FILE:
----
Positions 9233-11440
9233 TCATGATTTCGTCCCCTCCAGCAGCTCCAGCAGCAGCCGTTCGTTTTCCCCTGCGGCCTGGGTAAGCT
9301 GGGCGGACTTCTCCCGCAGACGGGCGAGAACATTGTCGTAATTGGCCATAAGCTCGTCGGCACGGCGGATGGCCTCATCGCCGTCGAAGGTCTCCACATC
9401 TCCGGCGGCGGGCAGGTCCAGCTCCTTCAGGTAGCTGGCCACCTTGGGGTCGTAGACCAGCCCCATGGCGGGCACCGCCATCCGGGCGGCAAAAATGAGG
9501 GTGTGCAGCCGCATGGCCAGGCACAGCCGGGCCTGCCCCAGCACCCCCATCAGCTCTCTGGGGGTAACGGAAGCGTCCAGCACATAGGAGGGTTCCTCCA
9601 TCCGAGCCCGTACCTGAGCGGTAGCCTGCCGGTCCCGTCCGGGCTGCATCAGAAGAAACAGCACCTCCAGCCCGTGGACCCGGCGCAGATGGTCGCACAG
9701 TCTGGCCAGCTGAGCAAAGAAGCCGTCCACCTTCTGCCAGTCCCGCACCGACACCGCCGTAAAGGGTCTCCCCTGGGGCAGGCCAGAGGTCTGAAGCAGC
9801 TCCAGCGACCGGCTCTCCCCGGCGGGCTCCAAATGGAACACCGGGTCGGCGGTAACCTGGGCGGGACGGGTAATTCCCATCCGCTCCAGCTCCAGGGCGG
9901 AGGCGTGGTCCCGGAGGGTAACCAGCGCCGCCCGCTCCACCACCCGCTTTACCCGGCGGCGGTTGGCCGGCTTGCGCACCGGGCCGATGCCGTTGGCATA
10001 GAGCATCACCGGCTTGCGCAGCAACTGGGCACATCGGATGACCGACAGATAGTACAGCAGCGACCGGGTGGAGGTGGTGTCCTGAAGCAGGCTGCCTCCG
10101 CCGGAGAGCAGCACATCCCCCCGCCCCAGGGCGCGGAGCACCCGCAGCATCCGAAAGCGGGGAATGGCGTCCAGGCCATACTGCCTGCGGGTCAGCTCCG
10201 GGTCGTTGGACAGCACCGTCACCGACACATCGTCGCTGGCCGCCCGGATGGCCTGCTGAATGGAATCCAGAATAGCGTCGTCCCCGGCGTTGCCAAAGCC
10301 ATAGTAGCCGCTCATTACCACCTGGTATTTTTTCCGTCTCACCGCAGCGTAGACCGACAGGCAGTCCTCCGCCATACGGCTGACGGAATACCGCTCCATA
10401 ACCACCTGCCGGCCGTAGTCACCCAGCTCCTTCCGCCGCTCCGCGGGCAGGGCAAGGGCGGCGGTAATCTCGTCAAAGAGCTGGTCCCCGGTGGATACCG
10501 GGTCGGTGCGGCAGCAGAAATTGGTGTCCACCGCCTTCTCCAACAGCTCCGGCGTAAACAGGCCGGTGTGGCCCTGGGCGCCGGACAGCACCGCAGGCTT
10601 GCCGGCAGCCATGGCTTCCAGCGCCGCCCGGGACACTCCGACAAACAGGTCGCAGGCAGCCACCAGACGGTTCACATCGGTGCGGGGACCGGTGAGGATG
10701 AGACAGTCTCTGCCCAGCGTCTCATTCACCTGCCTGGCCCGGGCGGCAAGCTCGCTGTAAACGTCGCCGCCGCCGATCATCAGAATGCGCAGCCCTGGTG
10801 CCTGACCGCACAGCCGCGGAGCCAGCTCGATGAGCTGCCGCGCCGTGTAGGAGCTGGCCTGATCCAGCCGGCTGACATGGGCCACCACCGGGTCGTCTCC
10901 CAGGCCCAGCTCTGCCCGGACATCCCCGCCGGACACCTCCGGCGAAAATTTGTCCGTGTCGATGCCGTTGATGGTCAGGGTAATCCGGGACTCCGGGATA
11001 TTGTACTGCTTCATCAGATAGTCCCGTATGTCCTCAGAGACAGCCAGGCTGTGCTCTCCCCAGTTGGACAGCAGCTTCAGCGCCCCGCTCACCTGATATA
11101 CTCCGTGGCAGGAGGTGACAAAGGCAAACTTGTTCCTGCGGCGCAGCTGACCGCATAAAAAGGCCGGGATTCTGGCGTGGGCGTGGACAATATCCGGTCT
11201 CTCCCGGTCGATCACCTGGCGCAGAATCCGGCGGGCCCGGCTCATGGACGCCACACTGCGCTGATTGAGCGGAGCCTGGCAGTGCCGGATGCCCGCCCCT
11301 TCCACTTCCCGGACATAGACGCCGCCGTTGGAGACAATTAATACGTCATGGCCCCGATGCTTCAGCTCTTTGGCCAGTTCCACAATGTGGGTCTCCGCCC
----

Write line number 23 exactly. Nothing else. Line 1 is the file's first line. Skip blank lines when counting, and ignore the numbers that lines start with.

11301 TCCACTTCCCGGACATAGACGCCGCCGTTGGAGACAATTAATACGTCATGGCCCCGATGCTTCAGCTCTTTGGCCAGTTCCACAATGTGGGTCTCCGCCC